Lithonia Mayor booted out of office.

Lithonia Mayor Joyce McKibben was recalled and it wasn’t even close:

McKibben lost Tuesday night’s recall election 171-49, according to a tally at the precinct. The results are unofficial until election officials certify results in the next two days.

McKibben was undeterred Tuesday night, questioning the accuracy of the total and vowing to qualify to run in a Nov. 18 special election to pick a new mayor. Mayor pro tem Tonya Peterson will act as mayor until then.

“Please, there is no way that [count] is right,” said McKibben, who worked throughout the day to get supporters to the polls. “It’s all good, though. We are going to let justice prevail. I will be involved.”

McKibben’s ouster comes after months of conflict between the mayor and the city council. She had held the mayor’s office nine months in the city of 2,300, winning last November in a four-way race with just 76 votes.

McKibben said opponents targeted her because she had uncovered financial irregularities in the city. Outside audits released in March did show abuse of city credit cards and lack of financial controls dating back to 2005.

But critics said she was unfit, especially after McKibben fired the police chief on April 7, only to see the council reinstate him unanimously hours later.

Good for them.

16 comments

  1. Chris says:

    Taft,

    I’m sure if you write Fox you could get the Georgia Gang recalled. However, too many posts on that topic may hurt your chances of getting elected to Front Page Poster.

  2. OleDirtyBarrister says:

    Why would anyone elevate the Georgia Gang to be in the same sentence as Senators?

    Is there a new epidemic of Georgia Gang Derangement Syndrome (GGDS)?

  3. OleDirtyBarrister says:

    Lithonia is a sucky little spot in the road. However, with a city population of 2,300, I would have expect there to be enough non-convicts and registered voters for there to be a turnout exceeding 120 voters. Pretty anemic if a recall is worth undertaking.

  4. Tea Party says:

    @ODB Hit it on both counts!

    Anyone elese hearing about a new tie shop in Dunwoody called “Vernon’s”?

    Only 120 people cared enuff about the recall.

  5. Hate to un-hijack a thread, but this is unusual in Georgia politics and should serve notice to other local officials across the State. Tick the voters off badly enough, lose your office.

    Mayors, members of city councils, and county commissioners should beware, regardless of the total recall turnout number. Never underestimate the power of an angry few. As the lawyers say: “Govern yourselves accordingly.”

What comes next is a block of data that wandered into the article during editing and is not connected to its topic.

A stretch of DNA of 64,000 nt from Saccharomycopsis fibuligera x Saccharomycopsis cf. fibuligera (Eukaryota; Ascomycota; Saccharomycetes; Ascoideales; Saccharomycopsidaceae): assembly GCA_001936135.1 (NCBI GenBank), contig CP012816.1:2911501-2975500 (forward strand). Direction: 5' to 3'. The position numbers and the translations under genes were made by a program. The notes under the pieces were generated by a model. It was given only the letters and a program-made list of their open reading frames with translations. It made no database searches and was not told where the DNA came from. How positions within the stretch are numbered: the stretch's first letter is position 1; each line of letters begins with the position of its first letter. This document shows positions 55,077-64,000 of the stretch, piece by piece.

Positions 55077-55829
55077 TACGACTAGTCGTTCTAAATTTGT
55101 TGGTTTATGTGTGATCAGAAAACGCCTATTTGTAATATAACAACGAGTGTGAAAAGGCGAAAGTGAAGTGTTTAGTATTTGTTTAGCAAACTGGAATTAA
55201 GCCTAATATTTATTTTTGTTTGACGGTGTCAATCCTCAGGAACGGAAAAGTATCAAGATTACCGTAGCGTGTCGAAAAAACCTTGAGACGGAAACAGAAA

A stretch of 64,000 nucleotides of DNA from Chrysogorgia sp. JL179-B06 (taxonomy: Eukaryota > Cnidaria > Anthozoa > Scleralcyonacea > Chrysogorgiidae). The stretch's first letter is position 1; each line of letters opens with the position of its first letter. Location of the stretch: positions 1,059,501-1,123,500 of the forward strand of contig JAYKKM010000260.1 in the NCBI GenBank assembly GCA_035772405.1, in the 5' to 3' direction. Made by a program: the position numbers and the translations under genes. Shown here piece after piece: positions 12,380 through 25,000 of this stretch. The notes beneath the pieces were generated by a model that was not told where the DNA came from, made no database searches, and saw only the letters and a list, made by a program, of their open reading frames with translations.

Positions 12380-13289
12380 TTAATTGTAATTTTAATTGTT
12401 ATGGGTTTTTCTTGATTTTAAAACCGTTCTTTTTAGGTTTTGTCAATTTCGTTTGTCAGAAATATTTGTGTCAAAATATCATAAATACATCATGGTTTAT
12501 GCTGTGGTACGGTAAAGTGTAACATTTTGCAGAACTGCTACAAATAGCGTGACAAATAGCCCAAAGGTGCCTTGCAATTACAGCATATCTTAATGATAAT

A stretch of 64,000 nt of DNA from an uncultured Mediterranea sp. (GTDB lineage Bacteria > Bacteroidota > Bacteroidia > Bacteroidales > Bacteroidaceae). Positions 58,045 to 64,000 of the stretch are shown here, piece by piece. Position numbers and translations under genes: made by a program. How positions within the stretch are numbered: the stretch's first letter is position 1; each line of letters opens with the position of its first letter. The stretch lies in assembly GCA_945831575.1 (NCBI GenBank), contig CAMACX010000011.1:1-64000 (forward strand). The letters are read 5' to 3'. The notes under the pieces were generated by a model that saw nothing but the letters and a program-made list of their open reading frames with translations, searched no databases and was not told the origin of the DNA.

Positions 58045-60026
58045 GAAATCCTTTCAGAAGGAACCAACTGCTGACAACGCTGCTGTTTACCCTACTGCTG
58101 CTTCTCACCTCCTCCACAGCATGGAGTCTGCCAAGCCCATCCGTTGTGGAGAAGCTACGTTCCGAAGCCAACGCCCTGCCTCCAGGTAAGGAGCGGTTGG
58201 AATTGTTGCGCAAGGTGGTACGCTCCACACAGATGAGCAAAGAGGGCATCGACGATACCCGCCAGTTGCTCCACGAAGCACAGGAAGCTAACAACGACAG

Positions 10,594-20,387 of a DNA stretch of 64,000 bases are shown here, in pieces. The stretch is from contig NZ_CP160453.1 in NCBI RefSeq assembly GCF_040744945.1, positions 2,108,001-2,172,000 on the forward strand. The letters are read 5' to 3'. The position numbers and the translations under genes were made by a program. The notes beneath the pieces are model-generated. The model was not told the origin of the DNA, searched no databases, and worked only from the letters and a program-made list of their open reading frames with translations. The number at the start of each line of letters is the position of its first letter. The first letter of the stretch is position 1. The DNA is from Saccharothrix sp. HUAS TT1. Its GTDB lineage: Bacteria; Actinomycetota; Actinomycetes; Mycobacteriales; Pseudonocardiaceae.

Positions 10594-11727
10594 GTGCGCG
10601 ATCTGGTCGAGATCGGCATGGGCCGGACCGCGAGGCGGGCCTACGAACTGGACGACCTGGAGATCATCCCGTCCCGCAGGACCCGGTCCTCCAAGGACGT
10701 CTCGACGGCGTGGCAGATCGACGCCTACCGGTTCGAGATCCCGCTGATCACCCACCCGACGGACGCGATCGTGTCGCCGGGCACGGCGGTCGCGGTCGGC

6. OleDirtyBarrister says:

    I guess she was lucky there was not an Austrian born movie star in Lithonia, she would have gotten recalled a lot more severely. (LOL).

  7. Mike, correct me if I’m wrong, but isn’t Georgia’s recall statute extremely tough on those wanting to recall compared to a state like California?

    I’m pretty sure you have to be able to show evidence that a law was potentially broken. So – bad vote in the legislature, no recall. Illegally dismissing police chief – recall?

    Although I guess you covered yourself well by saying mayors, members of city councils and county commissioners… But I think a lot of Georgians would probably be interested in the recall statute and what it can and can’t do.

  8. North Ga Indy says:

    Yeah, their house will be one of Walking Small’s Task Force Tanks that he spent the counties money on.

  9. Chris-
    Not 100% up on which behaviors ALWAYS trigger a recall, but since the State Senators and Reps are up every two years anyway, it would have to be something pretty egregious to get voters fired up enough to do so between elections.

    As I remember, a recall can be undertaken at any time, by a voter, for nearly any reason, but NOT one related to “discretionary” job performance by the elected official. So, if I don’t like the way somebody votes, tough nougies for me. But if they exceed their authority, abuse their office, or even (I think) engage in “conduct unbecoming, unprofessional or unseemly,” they can commence a recall.

    The toughest part for the re-callers has always been the petition. It’s something like two-thirds of the voters who were registered at the time of the election of the official to be recalled. That can be 2 or 3 year old data sometimes, and the signatures on the petition MUST match EXACTLY the signatures on the voter registration form -if you registered as “Christopher I. Hardcore” that’s how you have to sign the petition. The recallers always have to go for many more signatures than they need, since a good number of them always get tossed out.

    2/3 of registered votes is an AWFUL lot of signatures to collect in a State House district. Which is why cities and counties are more subject to a recall -the smaller numbers make it easier.

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